Thursday, February 25, 2016

Nome from Home - Conquering Mount Kinabalu

Mount Kinabalu is the highest peak between the Himalayas and Papa New Guinea, standing at 4,095m above sea level. There are limited climbing permits a day as you need to stay overnight at the Laban Rata resthouse which has a certain number of beds. It takes 2-3 days (with altitude acclimatisation). When I eventually researched all of this…the night before the climb… I realised it was likely more of a challenge than I had originally anticipated!

We arrived at the starting lodge at Kinabalu Park the afternoon before the climb, in a torrential downpour…already it was not looking good. We used the time to get used to the slightly thinner air and pack our overnight bags. With the prospect of walking with the pack for 15+ hours up hundreds of steps and over boulders, through jungle and on ropes – a lot of usual essentials stayed behind. 

Towel? No need when you can pack some wet wipes. Pyjamas? Not necessary when you can sleep in your day clothes. Toiletries?! Travel sized deodorant and toothpaste only required – for one night a finger can be a brush.

The reason for being so minimal in our packing was the need for warm (and therefore bulky) clothes. Temperatures at the base are around 30 degrees, at the top, it’s below freezing. So warm hats, scarfs, leggings, and thermals are all required if you are to reach the summit.

The trek started at 8.45am the next day at the Timpohon Gate entrance after some panic buying of head torches and hiring of walking poles. With three brilliant local guides we picked our way through the jungle path and started the climb. About 35-40 minutes later we had done our first kilometre. Just another 7.5km to go and the ‘flattest’ one only just done.

Our group started to split up as people found their own stride. We had a rough target of getting to Laban Rata at between 4-5pm. Every now and then, shouts of ‘PORTER!’ would move down the line indicating that us tourists better move for the locals taking bags and supplies up to camp. 

We saw more luggage than man sprint up past us as we watched, mouth open in awe at the physical strength of these guys – some carrying more than 35kg of stuff including crates of beer, bed linen, even mattresses, up and down.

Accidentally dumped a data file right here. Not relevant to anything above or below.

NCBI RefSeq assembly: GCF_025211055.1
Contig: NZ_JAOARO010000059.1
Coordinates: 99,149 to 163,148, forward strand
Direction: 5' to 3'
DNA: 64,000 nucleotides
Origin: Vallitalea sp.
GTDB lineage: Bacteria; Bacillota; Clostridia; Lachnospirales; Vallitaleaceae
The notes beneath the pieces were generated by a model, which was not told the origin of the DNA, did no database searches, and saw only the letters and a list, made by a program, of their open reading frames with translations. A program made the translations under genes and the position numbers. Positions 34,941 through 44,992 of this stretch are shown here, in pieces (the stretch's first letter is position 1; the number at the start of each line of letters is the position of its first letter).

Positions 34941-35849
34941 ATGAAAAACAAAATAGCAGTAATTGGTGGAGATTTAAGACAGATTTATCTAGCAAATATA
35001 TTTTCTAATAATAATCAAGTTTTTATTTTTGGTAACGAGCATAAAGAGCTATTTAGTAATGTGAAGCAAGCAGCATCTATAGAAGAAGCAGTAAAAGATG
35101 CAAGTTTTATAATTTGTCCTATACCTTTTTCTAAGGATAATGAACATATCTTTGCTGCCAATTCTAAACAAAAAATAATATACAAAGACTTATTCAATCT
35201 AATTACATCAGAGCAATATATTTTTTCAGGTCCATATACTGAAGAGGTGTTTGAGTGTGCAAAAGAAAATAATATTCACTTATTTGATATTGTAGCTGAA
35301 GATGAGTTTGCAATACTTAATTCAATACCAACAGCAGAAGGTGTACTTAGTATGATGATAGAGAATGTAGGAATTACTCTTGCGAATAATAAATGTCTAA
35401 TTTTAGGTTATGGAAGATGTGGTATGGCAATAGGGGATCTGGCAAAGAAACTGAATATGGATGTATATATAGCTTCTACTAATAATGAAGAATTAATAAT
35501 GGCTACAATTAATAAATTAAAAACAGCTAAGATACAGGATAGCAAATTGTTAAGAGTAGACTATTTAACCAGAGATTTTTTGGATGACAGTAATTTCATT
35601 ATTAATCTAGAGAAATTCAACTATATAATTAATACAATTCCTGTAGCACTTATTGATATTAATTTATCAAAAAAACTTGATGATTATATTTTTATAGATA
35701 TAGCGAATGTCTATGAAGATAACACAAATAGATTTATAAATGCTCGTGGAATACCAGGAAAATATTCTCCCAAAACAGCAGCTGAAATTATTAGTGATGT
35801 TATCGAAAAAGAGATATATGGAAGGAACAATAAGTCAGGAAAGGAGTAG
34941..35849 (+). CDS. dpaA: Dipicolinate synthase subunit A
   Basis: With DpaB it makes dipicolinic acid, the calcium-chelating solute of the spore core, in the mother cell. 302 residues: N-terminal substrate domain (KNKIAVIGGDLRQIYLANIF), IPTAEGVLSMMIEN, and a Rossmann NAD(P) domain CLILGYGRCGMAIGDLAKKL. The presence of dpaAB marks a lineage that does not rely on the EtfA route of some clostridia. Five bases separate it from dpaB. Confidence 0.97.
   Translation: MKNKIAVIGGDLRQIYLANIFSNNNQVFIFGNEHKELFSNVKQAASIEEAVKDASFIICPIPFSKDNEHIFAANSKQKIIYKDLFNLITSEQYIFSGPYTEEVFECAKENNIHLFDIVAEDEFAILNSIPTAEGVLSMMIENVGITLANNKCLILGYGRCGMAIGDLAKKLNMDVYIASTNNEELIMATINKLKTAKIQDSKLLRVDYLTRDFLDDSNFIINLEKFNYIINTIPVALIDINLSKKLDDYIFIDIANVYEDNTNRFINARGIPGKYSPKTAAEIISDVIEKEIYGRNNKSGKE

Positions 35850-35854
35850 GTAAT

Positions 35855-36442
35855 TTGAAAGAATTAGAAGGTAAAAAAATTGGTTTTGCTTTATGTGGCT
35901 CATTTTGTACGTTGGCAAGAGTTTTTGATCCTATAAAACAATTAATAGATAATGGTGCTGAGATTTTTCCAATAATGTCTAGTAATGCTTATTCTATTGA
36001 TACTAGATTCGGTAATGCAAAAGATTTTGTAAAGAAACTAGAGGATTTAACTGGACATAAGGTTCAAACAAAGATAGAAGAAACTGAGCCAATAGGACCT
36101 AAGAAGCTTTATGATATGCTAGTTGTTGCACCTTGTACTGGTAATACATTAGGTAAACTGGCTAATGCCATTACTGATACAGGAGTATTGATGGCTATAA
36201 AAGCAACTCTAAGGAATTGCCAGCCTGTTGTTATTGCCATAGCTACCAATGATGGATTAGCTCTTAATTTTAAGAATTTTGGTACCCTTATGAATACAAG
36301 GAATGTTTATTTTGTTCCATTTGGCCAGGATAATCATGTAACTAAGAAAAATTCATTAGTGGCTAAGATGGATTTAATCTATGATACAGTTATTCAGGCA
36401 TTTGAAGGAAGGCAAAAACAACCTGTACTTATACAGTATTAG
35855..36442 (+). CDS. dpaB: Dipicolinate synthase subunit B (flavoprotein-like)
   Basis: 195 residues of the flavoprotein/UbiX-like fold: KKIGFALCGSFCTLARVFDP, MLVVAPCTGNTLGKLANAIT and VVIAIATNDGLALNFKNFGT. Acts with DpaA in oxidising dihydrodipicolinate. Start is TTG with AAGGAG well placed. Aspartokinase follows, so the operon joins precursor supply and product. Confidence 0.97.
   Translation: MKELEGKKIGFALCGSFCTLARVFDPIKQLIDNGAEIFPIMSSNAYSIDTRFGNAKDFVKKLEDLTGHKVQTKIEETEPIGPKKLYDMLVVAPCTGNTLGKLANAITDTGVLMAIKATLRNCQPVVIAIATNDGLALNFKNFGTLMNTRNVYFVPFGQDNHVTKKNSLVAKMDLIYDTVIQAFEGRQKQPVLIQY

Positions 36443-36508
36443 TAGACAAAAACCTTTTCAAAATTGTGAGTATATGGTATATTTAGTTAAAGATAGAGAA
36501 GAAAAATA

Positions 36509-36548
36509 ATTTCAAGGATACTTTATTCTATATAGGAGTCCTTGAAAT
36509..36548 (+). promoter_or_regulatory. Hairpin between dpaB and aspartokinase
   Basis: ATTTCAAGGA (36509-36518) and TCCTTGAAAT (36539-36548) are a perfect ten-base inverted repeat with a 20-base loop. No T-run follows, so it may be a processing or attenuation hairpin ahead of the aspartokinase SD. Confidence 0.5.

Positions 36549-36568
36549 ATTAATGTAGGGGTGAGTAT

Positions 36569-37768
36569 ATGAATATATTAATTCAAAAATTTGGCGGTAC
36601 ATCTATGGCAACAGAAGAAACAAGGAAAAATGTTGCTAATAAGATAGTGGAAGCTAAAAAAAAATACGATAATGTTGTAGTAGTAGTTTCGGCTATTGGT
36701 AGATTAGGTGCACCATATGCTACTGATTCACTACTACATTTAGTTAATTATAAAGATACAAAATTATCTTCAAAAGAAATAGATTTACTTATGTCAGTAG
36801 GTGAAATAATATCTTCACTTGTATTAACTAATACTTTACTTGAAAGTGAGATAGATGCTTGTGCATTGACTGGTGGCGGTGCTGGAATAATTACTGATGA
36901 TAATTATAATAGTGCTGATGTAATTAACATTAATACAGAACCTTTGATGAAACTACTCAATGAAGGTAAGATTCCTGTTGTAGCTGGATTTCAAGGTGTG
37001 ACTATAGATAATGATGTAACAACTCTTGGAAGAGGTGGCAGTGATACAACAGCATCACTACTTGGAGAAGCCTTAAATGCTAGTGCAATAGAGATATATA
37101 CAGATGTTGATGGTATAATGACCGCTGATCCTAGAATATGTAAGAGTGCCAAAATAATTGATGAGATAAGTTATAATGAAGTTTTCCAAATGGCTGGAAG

At every 0.5k there was a sign. At every 1k there was a rest point. These proved good places to eye up climbers from yesterday and that morning coming down. “Is it worth it?” “Did you make it?” “Are we close?” started all conversations. “Yes, yes and you keep going” was the usual reply. I was already looking forward to being in their position the next day.

A packed lunch of sandwiches, fried chicken, a boiled egg and an apple at the 5k mark gave us some much needed energy. Out of the jungle, we were now passing through the clouds and the terrain had turned into open (and sunny) boulder steps. Split from the group, it was just me and Aussie nurse Esther climbing together chit chatting (in between laboured breaths) and giving various exclamations of being in the sweatiest condition of our lives. Lovely!

Any area of flat was savoured, any sip of water too. At 5.5k we knew we were nearly done for day one. We had smashed our time target, on course for a 2pm arrival at the resthouse – but I was slowing down. Going three steps and stopping for breath took time. Esther ploughed on. Out of water and exhausted I was ecstatic to see the outbuildings for generators and water tanks signalling Laban Rata. 

Shouts and cheers from my walking mates greeted me as I finally heaved my body up the final elevation, stumbled up the building steps and collapsed into a chair on the balcony. The first 3,270m (10,730ft) were done. I stayed horizontal on my bunk bed for the next two hours, only rising to hear that unfortunately, altitude had got to a Dutch girl, who was currently throwing up in the bathroom.

Despite physical tiredness – sleeping does not come easy on the mountain. The low oxygen in the air means that you sleep for 10minutes and are awake for 45 there after, constantly. The night before we had been given our departure times for the summit based on how we had done that day – with the slowest leaving first. There is no over taking on this stretch of the route as much of it is on ropes. I was in the second team, of three, with a leaving time of 2.30am.

Sharing the female eight bed dorm, we finally woke around 1.30am to the sound of heavy rain. Our hearts sank. It was a disaster. We had be warned before that under the circumstances of any rain we would not ascend and would have to turn around and climb back down to base. 

It was too dangerous. The mountain was hit by a 6.0 magnitude earthquake on 5 June 2015 at 7.15am local time. Despite lasting just 30 seconds, it was the strongest earthquake to effect Malaysia since 1976.

The tremors caused a landslide and the collapse of a huge piece of granite from the exposed rock face which crashed down on the ropes and stairs section just before the 7km check point. 18 people died. Including Robbi Sapinggi, the son of our lead guide. 11 were injured and over 130 others were stranded up on the exposed mountain for days with no way of getting down. 

While a new route close to the old one has been created, there are still weak points in the rock and any sustained water run off, it was feared, could act as a lubricant and cause another slide. The area is also still experiencing weak aftershocks. Joh Min our guide, told us to stand down and go back to sleep.

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